1. Find a Mortgage Lender

Few certain things you should keep in mind while searching for a mortgage lender. The first thing hit people’s mind is what mortgage rate they can get. Do your homework and find out the best rate because the lower the rate the more money you save. To check how does that mortgage lender rate compared to other lenders? Check out online reviews, this is the best way to guess the theme pretty quickly of the strengths and weaknesses of the lender and what possible services you can expect down the road. Don’t your lender questions such as how long he takes to close on a house after the offer has been accepted?

  1. Get Pre-Approved

Getting pre-approved is a necessary part of the home buying process but it is important for the buyers to know the difference between typical fast pre-approval for a loan and an underwritten pre-approval. The underwritten pre-approval usually takes about 24 hours and includes a credit report, underwritten review, loan officer review, and a fraud/compliance review. The basic pre-approval allows you to quickly understand how much you can afford and then make an offer on a house that may have just come on the market.  While the fast pre-approval usually covers a credit report and a loan officer review and can be done in less than a couple of hours. Although underwritten pre-approval takes more time than fast pre-approval, your offer on a house is actually stronger. Ultimately, you’ve to go through the underwritten pre-approval process anyway if you’re planning to buy a house, so it’s better to jump on it from the start.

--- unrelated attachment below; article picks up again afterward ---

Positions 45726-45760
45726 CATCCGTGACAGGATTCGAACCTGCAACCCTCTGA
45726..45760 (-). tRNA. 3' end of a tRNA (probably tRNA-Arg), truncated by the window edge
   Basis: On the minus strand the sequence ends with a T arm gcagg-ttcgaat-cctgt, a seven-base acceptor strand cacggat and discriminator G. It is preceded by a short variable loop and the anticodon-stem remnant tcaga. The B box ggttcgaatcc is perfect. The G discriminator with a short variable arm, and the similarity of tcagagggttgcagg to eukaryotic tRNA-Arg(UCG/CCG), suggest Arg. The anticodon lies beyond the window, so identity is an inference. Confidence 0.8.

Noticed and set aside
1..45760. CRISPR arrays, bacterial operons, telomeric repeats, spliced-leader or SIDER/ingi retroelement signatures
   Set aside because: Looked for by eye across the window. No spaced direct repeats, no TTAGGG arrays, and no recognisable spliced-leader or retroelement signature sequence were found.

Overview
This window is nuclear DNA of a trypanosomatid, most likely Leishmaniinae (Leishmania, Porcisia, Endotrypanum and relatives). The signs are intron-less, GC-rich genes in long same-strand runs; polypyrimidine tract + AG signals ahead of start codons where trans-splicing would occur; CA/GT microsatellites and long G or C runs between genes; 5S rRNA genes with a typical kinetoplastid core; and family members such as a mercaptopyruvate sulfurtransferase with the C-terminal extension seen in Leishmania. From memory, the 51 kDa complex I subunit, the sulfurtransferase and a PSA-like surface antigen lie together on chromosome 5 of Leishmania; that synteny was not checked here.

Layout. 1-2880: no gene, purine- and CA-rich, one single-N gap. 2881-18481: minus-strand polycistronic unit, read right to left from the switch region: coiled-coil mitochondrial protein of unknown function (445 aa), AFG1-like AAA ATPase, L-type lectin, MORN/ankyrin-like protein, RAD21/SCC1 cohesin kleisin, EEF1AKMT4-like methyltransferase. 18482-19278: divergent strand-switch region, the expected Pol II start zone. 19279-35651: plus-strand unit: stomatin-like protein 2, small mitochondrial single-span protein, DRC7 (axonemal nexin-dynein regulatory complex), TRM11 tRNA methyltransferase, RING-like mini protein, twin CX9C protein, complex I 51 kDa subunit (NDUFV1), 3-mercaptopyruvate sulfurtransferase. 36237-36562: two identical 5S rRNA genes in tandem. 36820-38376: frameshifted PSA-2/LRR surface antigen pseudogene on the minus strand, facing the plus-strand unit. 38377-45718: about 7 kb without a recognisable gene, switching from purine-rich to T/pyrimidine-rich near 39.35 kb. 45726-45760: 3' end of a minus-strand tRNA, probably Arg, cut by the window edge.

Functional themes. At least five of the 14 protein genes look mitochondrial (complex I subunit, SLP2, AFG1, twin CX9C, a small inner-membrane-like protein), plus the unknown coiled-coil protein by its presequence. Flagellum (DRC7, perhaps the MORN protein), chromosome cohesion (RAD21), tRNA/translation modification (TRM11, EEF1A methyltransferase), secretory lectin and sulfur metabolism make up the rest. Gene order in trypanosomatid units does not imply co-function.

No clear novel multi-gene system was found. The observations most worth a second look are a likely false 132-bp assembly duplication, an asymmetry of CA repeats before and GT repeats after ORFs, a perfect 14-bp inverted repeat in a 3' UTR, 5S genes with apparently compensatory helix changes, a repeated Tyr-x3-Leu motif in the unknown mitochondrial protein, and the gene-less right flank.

1. Research Neighborhood You Want to Buy Home In

When you start researching for your future residents begin with variables most important to you. Are you looking for a big house or for good school districts, convenience to commuter options, or a specific neighborhood that is friendly? The real estate agent you hire will tell you to figure out the things you absolutely want in your house versus the extra features that you would like to have but not mandatory.  Your list helps your agent to only show you properties that really fit your criteria and save time.